DC - What makes category romance distinctive as a sub genre of the romance market?

IW - Category romances are by definition specialized. Each line/imprint/series targets certain reader tastes or interests. For example, Harlequin Presents has "traditional", sweet love stories, Harlequin Blaze books are full of hot sex, Silhouette (a subsidiary of Harlequin) Special Editions are highly emotional, and Silhouette Romantic Suspense books contain, well, suspense. Consistently. Month after month, title after title. The theory is that if a reader likes one type of story, she'll be able to find a particular line that provides it.

BH - I believe what makes category romance distinctive is a combination of its format and its readership. Each particular line has specific guidelines with respect to word-length, providing a consistent read for its dedicated readers. Category romance novels are undeniably ‘fast reads’ and that carries tremendous appeal for readers who are already trying to cram too much into the twenty-four hours of a day and just want a quick escape.

DC - Are there key story elements expected by readers, or particularly popular with readers?

IW - Editors often encourage us to include certain popular "hooks" in category stories, such as cowboys, secret babies, runnaway brides, marriages of convenience and heroines in jeopardy. This is reflected in the titles you'll see on these books, which often contain the hook. The objective is to engage the reader and get her emotionally involved in the story as quickly as possible, necessary because of the short length of these books.

BH - There aren’t any story elements specific to category romance in general but there are definitely expectations with respect to specific lines or imprints. For example, a reader of Silhouette Romantic Suspense is looking for a combination of romance and suspense, a reader of a Harlequin Blaze novel wants the love scenes to be hot and explicit, and a reader of any of the Steeple Hill lines expects the Christian faith to play a role in the story.

And yes, there are definitely story elements that are popular with readers, as a quick survey of the titles on the category romance shelves at any time will reveal. Some of the most popular ‘hooks’ are secret babies, marriages of convenience, and reunion stories. And for some readers, the type of hero holds special appeal, as evidenced by the popularity of cowboy, royalty and military stories.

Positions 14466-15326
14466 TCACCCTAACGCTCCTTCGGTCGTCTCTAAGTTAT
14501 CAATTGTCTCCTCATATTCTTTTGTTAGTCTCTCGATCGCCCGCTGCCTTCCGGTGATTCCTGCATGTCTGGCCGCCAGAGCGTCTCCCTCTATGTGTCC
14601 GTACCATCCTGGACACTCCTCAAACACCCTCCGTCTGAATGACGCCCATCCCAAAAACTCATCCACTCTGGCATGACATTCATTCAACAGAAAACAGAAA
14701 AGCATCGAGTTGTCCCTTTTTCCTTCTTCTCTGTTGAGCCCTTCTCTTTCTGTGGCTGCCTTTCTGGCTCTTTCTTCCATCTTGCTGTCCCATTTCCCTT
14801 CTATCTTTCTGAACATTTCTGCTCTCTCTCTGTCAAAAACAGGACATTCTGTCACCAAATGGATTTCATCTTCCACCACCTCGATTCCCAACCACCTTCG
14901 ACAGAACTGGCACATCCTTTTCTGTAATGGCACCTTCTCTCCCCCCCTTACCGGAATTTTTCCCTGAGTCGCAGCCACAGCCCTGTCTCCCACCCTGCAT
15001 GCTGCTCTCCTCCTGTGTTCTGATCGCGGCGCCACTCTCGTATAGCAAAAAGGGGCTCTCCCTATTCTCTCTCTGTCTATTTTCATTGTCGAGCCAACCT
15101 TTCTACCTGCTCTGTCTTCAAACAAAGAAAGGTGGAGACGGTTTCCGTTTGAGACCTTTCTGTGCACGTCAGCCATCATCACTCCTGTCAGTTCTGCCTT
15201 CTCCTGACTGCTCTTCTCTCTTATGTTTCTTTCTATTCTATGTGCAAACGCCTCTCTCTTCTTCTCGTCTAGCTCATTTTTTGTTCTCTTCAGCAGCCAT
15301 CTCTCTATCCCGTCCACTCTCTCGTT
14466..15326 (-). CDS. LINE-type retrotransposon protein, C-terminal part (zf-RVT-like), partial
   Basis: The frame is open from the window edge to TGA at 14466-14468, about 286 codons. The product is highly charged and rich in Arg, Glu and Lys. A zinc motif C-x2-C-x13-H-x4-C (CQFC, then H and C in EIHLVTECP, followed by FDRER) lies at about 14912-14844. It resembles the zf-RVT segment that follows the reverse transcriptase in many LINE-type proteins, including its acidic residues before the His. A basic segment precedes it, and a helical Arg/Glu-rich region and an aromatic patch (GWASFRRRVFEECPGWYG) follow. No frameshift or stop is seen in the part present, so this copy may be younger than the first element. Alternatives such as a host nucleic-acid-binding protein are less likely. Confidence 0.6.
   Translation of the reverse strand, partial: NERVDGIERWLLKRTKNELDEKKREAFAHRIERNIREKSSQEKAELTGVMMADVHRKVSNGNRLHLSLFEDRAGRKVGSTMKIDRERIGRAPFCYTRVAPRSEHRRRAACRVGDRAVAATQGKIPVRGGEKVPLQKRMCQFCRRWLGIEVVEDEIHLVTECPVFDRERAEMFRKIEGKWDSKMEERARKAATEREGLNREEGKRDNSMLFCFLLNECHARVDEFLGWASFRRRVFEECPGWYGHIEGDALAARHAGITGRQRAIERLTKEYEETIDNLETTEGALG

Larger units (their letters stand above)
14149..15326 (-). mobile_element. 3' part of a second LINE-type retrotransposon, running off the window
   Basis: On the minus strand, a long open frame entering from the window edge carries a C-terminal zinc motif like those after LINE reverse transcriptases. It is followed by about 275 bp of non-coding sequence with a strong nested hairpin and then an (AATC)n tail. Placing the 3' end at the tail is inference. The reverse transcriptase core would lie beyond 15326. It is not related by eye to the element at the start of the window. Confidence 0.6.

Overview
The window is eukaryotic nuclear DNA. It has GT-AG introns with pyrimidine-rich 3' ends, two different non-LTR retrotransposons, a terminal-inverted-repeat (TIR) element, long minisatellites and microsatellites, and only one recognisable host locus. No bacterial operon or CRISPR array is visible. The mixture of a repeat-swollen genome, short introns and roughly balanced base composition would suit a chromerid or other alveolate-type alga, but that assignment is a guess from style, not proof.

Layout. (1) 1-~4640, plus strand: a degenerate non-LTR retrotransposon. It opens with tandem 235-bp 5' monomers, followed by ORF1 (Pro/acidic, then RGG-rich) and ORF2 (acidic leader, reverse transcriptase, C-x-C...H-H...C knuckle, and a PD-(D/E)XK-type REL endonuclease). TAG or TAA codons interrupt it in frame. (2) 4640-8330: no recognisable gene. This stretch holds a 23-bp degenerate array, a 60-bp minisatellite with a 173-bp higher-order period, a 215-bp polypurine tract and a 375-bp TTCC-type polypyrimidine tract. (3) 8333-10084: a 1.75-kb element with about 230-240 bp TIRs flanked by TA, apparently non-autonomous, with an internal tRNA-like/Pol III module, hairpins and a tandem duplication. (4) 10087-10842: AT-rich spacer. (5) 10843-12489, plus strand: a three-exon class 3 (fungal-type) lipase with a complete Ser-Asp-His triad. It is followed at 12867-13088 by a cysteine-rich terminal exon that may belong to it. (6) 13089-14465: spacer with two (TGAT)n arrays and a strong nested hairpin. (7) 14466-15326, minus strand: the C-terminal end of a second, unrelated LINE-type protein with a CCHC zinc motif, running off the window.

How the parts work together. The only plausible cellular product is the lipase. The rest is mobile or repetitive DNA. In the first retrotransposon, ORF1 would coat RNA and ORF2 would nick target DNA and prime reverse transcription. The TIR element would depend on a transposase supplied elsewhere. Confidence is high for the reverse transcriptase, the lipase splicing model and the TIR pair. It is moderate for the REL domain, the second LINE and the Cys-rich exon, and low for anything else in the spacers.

DC - What category authors do you think are must-reads? What writers are doing innovative and exciting work? What writers are consistently producing "keepers"?

BH - Those are all tough questions. I have my personal favourite category romance authors, of course, and this certainly isn’t a comprehensive list, but I can’t resist mentioning a few of my local favourites. Ingrid Weaver, of course, who writes the most fabulously tortured heroes (all of her books are on my keeper shelves); Molly O’Keefe, who seems to have found her niche at Superromance, writing stories with a lot of depth and heart; Kate Bridges (I’m not usually a big historical reader, but I loved her Mountie series—great covers and great stories). Some other favourites are Catherine Mann, Joanne Rock, Jenna Mills, Kylie Brant, Karen Templeton, RaeAnne Thayne, Crystal Green, Karen Rose Smith—okay, I could go on and on, but I’ll stop myself now. 

As for innovative and exciting work, there is a lot of that in category romance. Authors are consistently pushing the boundaries in new directions, which provides more variety and, I believe, greater satisfaction for readers.

DC - What are the challenges in writing category romance?

IW - It's tough to keep fresh ideas flowing within the category framework. I regard the elements that readers and editors expect as the compulsory elements of a figure skating program: the tricks have to be done, but the challenge is how to arrange them to make the biggest impact.

BH - The biggest challenge is probably that imposed by the word limits. Sometimes a character or storyline wants a lot more time or attention than can be given to it in the 55,000-60,000 words, which is the general guideline for category romance novels. (Of course, some specific lines allow for longer or require shorter stories.)

Another challenge is understanding reader expectations for specific lines and ensuring that you, as the author, fulfill those expectations.

DC - What do you love about writing category romance?

IW - Oddly enough, my answer to this one is essentially the same as my answer to the previous question. I enjoy challenging myself to find fresh ideas and plots that will entertain me, and hopefully my readers.

BH - I fell in love with category romance as a reader, before I was even a teenager. I would spend summers at my parents’ cottage and read two or three books a day and I became addicted to happy endings.

I love to write these stories as much as I love to read them and, as a writer, the expansiveness of the category romance market gives me hope that I will eventually have a chance to tell all of the stories that are swirling around in my mind—all of them destined for happy endings, of course. If only I had more hours in the day to write . . .